The so-called 'Cartes de Trudaine' are a collection of three thousand maps of the various regions of France assembled by the metropolitan Ponts et Chausées in the years 1745 -1770.
The Atlas of Highways in France, called the 'Atlas Trudaine', constitute a unique and consistent sixty-two volume collection of Atlases of maps, in all totalling over 3000 carefully hand drawn sheets, each tinted in watercolor. They are held in the French National Archives (formerly the Centre Historique des Archives Nationales (CHAN)) in Paris. Made between 1745 and 1780 on the orders of Charles Daniel Trudaine, the Director of Ponts et Chausées, they show all bridges and roads, existing and proposed, with their immediate surroundings that were within the twenty-two Généralités des Pays d'Élections governed by royal Intendants. The Pays d'États (Burgundy, Provence, Languedoc and Brittany) and the Pays d'Imposition (border regions conquered by Louis XIV) are excluded from coverage of the maps, but the Généralité of Metz has three atlases and Haut-Cambrésis three atlases as well.
These atlases are a valuable and highly useful documentation of the eighteenth-century French landscape. They include representations of populated places, woods, streams and roads, isolated buildings (crosses, shrines, castles, mills, factories, quarries ...), and the the sites of all works of art close to roads or actually built upon them.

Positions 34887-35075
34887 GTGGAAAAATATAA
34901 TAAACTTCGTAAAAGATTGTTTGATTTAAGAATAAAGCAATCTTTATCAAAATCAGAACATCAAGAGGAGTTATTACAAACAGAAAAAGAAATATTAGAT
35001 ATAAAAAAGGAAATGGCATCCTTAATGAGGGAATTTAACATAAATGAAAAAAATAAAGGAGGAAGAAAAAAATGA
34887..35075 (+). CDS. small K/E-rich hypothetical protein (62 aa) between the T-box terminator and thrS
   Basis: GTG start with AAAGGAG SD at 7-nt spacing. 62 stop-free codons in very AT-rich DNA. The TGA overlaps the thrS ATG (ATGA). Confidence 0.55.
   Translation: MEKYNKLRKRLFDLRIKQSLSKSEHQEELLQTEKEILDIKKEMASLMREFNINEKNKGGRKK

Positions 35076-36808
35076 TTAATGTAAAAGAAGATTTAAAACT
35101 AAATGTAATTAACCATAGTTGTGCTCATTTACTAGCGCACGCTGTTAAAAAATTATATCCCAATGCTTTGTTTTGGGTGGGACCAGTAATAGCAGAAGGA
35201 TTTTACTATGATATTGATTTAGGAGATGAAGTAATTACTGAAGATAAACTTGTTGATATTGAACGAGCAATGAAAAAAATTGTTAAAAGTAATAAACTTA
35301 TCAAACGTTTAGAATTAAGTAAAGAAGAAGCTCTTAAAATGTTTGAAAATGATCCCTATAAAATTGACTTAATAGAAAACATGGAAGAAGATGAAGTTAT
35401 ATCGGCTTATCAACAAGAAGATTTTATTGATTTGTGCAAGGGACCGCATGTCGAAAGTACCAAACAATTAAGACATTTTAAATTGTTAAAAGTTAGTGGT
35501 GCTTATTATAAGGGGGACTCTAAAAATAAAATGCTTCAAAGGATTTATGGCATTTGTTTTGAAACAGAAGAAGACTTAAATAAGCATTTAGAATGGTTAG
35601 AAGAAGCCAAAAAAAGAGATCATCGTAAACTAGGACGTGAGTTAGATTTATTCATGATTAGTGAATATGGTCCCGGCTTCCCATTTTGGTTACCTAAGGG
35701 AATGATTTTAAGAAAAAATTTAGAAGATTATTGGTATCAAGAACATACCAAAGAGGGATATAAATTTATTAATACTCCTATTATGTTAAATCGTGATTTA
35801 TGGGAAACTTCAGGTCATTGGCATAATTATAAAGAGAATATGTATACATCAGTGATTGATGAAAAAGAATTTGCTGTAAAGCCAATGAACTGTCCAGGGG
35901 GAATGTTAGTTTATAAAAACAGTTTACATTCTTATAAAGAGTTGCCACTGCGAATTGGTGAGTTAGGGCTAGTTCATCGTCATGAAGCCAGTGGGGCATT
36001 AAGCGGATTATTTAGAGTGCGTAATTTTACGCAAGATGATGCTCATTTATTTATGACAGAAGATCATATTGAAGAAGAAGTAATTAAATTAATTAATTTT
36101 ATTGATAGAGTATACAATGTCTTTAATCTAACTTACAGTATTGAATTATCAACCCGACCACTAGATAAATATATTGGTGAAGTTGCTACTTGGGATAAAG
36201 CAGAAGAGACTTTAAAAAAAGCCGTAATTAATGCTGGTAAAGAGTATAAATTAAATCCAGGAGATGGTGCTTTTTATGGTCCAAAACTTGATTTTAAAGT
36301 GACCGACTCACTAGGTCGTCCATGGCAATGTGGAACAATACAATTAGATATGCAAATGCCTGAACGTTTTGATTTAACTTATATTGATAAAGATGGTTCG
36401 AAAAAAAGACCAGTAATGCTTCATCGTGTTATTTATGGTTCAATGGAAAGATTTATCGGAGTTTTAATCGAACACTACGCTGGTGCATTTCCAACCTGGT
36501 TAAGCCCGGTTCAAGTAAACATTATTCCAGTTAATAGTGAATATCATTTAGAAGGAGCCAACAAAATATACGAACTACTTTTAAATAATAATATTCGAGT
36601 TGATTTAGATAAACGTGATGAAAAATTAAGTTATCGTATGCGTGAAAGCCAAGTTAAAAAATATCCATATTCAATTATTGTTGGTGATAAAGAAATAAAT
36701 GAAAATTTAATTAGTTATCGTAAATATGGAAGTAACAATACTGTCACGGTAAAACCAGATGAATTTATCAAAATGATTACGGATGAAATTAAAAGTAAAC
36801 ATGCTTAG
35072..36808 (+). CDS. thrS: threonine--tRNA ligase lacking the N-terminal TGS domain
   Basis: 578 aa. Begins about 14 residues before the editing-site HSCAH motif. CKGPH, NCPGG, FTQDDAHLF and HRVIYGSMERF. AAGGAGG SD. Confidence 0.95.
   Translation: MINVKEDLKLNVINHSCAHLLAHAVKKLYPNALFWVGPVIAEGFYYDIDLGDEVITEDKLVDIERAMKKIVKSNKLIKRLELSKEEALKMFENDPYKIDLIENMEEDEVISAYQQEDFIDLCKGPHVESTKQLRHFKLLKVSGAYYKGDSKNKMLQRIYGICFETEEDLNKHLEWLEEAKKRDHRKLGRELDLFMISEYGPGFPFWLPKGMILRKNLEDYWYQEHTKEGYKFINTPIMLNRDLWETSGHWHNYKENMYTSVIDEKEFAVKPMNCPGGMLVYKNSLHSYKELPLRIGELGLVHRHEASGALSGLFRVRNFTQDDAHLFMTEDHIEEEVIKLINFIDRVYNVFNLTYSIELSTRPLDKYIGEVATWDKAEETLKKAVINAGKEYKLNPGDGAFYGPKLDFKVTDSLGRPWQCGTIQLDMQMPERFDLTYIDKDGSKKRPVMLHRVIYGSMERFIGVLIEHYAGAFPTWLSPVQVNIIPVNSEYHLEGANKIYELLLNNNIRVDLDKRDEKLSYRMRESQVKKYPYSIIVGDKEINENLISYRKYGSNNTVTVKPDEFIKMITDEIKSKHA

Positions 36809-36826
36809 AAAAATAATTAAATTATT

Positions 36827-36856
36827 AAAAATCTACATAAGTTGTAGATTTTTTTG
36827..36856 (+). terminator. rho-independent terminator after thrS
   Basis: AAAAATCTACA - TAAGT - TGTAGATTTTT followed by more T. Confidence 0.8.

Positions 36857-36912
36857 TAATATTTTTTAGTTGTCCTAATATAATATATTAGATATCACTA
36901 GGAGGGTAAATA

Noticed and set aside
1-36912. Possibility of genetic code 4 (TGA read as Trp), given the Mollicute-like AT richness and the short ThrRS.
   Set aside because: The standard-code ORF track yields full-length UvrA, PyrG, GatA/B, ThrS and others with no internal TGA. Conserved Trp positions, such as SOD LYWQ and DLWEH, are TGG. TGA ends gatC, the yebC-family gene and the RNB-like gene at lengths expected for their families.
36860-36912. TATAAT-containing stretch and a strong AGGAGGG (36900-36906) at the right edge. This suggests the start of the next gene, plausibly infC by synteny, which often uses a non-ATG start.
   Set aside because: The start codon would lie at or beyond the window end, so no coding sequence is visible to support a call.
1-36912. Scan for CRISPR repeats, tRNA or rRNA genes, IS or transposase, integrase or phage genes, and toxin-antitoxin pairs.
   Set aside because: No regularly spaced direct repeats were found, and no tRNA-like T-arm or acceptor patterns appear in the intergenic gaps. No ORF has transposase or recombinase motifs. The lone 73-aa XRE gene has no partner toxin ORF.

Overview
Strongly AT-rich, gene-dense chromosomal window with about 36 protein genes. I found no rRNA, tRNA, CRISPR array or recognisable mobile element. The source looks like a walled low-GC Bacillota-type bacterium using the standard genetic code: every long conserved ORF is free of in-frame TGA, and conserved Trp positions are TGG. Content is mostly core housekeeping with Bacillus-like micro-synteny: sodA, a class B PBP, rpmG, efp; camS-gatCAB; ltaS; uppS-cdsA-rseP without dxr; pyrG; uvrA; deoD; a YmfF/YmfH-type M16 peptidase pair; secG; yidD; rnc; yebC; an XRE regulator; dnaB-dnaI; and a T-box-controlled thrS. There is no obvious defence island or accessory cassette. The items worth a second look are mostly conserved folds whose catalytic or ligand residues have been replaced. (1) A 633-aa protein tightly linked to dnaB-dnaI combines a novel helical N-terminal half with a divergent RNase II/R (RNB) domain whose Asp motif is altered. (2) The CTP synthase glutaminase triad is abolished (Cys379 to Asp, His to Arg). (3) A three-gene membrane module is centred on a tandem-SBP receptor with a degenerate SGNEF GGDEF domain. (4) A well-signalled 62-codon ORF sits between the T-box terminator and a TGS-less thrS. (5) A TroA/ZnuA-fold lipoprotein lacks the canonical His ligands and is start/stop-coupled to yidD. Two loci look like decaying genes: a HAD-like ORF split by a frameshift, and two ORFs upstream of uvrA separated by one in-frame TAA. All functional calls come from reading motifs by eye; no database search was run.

Below, we show three of these maps of the region around Richelieu, it being located in the Généralité of Tours.
- The Cité Idéale and château de Richelieu
- The road from Richelieu to Champigny-sur-Veude
- The town plan of Champigny-sur-Veude
The maps show the state of the locality in the lifetime of the third duc de Richelieu, Maréchal Armand de Vignerot du Plessis
As these maps are a record of roads and bridges between various locations, they cannot sustain the etiquette of 'North upwards'; In the Richelieu map East is upwards; in the road to Champigny the East remains upwards; in the Champigny map South is upwards.
|The town and castle of Richelieu|
|the five kilometre road between Richelieu and Champigny-sur-Veude|
|The town of Champigny-sur-Veude|
|the Généralités of 18th century France|
this post dedicated to Liezel, a researcher for criticalproductive at Cornell University, with many thanks for the inspiration...